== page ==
There’s something important to remember in the quest for strength and courage, and that’s a spirit of kindness. Too often we teach our children the verse, “Be kind one to another” (Eph. 4:32 RSV), and then we forget the admonition as adults. True forgiveness and kindness are cut from the same cloth; it is impossible to demonstrate one without declaring the other.
It’s interesting that the word kind comes from the Old English cynd for kin or family — a place where kindness is too often in such short supply. It’s within the home where we first learn to recognize important familial boundaries, and where we develop a deep respect for others. Yet how especially difficult it is to embrace those people associated with ghostly encounters from our past.
If it is difficult for you to be kind to those who have hurt you, consider praying this prayer:
Keep me, O God, from pettiness; let me be large in thought, in word, in deed. As I look into my past with its pain and fear, may I see my hurt through the eyes of love. Let me be done with faultfinding and leave off self-seeking. May I put away all pretense and meet others face to face — without self-pity and without prejudice. May I never be hasty in my judgement, but generous. Let me take time for all things; make me grow calm, serene, gentle. You did not create me to be burned out and exhausted but to be an effective person who does your bidding. Teach me to put into action my better impulses, straightforward and unafraid. Grant that I may realize that it is the little things that create great differences, that in the big things of life we are as one. And, O Lord God, help me to recognize that if I would be strong again, I just remember always to be loving and kind. Amen.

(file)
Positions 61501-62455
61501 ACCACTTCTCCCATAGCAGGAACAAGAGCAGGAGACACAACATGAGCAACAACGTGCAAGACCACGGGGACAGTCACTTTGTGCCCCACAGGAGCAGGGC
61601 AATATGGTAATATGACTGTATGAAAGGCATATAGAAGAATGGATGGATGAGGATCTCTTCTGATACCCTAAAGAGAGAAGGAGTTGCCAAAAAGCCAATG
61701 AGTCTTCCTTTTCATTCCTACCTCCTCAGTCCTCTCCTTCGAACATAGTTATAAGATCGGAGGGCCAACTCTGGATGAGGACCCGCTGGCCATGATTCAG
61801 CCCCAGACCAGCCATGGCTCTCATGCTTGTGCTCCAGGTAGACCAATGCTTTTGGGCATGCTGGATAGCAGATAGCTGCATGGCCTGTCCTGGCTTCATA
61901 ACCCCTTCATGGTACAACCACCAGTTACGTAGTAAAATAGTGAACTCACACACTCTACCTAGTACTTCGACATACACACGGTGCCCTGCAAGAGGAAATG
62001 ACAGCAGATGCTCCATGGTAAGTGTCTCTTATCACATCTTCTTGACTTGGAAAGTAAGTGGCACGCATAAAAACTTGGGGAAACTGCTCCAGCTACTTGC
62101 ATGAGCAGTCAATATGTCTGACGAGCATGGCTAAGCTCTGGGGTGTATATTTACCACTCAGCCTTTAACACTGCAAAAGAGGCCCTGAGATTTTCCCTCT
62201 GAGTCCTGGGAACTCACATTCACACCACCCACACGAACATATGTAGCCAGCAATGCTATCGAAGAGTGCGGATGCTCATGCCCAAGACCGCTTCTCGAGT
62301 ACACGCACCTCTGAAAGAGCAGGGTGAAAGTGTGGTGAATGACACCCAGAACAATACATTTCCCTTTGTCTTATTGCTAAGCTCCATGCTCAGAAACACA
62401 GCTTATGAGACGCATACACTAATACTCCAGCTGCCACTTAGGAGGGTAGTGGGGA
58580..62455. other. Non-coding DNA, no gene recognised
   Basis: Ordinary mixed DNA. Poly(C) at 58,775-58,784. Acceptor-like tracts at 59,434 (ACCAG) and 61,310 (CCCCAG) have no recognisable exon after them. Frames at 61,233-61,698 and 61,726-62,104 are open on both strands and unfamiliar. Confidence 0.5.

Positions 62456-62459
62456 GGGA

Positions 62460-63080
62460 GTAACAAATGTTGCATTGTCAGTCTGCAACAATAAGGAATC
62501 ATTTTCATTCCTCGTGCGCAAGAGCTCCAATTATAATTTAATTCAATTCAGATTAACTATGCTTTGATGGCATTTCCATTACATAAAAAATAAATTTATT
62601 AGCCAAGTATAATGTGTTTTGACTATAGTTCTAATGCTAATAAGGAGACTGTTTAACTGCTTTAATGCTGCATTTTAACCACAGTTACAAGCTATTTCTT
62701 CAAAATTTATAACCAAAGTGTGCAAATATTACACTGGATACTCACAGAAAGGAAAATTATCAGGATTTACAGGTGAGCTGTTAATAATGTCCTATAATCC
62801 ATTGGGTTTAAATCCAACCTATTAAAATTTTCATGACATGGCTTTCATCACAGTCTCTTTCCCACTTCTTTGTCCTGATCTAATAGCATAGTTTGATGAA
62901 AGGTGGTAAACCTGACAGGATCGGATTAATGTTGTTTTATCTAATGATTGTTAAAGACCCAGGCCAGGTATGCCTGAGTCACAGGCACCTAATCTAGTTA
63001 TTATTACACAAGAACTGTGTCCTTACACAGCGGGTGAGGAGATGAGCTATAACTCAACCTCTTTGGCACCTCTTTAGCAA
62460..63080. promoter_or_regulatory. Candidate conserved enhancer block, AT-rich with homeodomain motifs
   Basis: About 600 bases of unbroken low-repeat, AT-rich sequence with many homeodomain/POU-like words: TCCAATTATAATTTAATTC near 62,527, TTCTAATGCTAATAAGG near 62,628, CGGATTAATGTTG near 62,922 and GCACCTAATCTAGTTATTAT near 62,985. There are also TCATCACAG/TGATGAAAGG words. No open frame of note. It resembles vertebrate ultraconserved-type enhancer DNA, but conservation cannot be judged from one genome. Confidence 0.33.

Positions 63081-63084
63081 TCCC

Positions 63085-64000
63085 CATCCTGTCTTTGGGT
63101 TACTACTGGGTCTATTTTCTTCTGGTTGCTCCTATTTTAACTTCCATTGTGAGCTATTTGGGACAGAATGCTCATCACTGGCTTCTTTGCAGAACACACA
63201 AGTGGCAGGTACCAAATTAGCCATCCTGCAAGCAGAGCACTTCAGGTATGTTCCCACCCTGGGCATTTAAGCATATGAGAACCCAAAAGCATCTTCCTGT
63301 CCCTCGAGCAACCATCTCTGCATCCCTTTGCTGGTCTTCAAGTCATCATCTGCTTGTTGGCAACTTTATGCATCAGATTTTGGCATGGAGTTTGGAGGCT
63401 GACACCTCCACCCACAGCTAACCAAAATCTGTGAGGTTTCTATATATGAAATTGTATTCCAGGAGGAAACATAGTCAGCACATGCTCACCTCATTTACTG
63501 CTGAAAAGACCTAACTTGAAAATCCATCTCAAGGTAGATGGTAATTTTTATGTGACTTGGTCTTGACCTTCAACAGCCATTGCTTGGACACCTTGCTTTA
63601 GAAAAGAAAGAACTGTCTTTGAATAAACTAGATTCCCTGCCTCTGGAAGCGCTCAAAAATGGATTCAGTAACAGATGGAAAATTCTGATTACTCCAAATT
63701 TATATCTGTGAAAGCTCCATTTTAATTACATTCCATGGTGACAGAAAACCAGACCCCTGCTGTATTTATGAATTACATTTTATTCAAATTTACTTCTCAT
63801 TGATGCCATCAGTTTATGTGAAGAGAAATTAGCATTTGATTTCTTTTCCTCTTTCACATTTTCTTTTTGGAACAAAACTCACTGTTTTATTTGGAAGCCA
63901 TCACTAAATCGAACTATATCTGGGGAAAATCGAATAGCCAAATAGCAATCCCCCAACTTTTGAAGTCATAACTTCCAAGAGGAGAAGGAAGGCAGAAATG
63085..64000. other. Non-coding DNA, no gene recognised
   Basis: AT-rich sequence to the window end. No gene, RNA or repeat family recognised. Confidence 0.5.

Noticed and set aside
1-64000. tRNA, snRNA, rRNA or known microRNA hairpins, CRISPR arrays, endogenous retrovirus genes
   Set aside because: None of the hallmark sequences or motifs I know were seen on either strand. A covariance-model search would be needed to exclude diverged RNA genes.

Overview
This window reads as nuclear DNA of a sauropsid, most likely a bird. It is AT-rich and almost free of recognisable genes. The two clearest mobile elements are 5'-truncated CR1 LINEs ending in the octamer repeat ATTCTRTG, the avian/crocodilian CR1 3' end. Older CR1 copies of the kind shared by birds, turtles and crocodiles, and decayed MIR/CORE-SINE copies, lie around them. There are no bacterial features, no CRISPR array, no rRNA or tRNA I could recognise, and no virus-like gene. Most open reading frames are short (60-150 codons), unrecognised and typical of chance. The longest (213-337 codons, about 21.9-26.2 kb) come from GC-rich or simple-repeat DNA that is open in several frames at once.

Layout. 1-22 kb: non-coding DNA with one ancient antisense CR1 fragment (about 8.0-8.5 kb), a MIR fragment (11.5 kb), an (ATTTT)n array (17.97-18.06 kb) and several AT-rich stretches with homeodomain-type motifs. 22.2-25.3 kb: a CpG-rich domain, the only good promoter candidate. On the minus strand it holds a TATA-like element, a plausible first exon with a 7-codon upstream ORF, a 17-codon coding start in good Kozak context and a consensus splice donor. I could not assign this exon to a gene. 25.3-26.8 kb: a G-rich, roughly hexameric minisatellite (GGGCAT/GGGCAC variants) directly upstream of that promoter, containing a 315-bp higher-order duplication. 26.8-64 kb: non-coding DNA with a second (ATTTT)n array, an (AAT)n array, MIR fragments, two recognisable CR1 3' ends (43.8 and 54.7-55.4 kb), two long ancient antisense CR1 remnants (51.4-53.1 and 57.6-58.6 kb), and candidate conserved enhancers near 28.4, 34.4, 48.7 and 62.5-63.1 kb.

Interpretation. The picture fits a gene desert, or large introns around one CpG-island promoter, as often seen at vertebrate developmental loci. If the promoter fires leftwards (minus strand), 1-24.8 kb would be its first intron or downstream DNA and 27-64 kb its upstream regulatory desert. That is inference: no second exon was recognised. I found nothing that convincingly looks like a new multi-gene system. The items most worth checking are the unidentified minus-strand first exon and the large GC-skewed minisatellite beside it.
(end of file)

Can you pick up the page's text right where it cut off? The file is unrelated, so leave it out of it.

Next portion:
Your road to becoming strong again must work through the whole series of past storms that have wreacked havoc on your body, soul, and spirit. But the good news is that now you know your weathered those storms; they helped you grow in ways that you were not even aware, and they have shaped you into the person you have no become.
Often it’s only when our eyes have been washed clear with buckets of tears that we will ever get a handle on the larger vision for ourselves and our place in the world. Although you may never fully understand why or how the storms of your past have freshened the air you breathe today, you can find a healthy, new perspective that grants you the freedom to:
- Take time to think; it is the source of your power.
- Take time to play; it is the secret of your youth.
- Take time to read; it is the foundation of your knowledge.
- Take time to dream; it will take you to the stars.
- Take time to laugh; it really is your best medicine.
- Take time to pray; it is your touch with almighty God.
- Take time to reach out to others; it will give your life significance.
Make your life prime time, and be ready to expect God to give you a hundredfold return as you exorcise the ghosts from your past and see old challenges with adult eyes. Take one step closer to becoming strong again.
Authored by Dr. Gregory Jantz, founder of The Center • A Place of HOPE and author of 37 books. Pioneering whole-person care nearly 30 years ago, Dr. Jantz has dedicated his life’s work to creating possibilities for others, and helping people change their lives for good. The Center • A Place of HOPE, located on the Puget Sound in Edmonds, Washington, creates individualized programs to treat behavioral and mental health issues, including eating disorders, addiction, depression, anxiety and others.